Curtin Farms first got started in the alpaca business in the spring of 2011. Our son, Laird, found an interest in alpacas and asked if we could get some for the farm. We started off with four females named Margo, Micha, Maggie, and Savi. After a couple of months of the alpacas getting acclimated to the farm, we decided to grow our little alpaca herd. Later that year we added our breeding male, Ziggy, and our two geldings, FireCracker and Guss to the family. After about 11 months of Ziggy getting acquainted with the females, we had two baby alpacas or "crias," born into our herd. Now we have 12 alpacas, 6 of being offspring of the late Ziggy. We still continue to learn everyday about our alpacas' personalities and how they behave with one another.
For some people it may be hard for them to figure out which alpaca is which, but when you are around them as often as we are, you can almost tell who they are by how they sound.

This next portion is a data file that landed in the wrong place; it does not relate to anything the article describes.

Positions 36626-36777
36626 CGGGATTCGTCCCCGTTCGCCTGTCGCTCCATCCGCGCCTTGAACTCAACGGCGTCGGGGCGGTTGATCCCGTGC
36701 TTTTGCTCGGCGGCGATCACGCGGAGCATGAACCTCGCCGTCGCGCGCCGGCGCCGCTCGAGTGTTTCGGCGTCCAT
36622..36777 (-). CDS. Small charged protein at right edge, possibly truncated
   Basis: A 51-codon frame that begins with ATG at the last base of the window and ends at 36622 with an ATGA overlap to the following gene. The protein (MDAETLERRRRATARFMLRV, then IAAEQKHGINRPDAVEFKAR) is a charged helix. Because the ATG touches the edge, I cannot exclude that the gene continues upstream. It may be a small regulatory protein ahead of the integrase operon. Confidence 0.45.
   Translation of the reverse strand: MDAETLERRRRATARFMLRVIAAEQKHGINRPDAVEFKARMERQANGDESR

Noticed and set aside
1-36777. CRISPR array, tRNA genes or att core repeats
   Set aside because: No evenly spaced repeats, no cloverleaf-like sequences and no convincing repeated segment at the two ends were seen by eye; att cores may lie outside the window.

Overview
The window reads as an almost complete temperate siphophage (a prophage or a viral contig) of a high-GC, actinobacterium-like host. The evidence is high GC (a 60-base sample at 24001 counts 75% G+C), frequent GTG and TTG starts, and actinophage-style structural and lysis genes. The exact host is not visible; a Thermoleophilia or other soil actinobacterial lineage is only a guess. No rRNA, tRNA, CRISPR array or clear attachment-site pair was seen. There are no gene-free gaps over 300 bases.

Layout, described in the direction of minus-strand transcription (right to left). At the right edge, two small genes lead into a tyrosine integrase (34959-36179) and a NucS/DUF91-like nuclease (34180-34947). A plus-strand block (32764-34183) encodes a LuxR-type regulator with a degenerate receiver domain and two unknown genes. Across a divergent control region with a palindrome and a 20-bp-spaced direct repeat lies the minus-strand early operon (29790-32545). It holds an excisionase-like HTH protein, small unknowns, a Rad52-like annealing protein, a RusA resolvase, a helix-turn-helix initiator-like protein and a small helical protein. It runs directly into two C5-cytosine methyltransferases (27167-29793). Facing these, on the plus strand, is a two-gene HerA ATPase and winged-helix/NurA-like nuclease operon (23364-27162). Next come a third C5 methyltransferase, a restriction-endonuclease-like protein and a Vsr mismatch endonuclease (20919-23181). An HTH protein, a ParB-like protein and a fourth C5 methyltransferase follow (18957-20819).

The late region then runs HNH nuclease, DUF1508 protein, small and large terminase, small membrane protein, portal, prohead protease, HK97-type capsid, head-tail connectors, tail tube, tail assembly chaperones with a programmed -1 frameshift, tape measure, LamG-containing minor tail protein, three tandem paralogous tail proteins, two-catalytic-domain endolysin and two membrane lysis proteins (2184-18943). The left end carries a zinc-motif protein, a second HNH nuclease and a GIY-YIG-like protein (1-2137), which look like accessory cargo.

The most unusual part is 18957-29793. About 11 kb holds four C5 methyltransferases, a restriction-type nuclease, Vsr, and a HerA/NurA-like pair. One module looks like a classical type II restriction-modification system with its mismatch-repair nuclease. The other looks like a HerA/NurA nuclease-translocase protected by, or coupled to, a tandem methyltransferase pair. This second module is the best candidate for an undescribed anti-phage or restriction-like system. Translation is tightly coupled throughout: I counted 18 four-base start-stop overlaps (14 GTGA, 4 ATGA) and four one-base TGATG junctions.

THE YARN PROCESS
Many people are astonished by how the whole process works "From Fleece to Fiber". However, it is actually a very neat and easy process. We start in the spring by getting the alpacas sheared. We do this for two reasons: to use this fleece to turn into yarn, and to get rid of the alpacas' winter coats. The next step is to clean and align the fibers that we cut from the alpacas to create roving, a more refined fleece product. From this step we turn the roving into yarn used to knit, crochet, and weave. When we first began we had a fiber mill turn all our fleece into yarn. Now we have them turn some into roving and spin that into yarn here at Curtin Farms.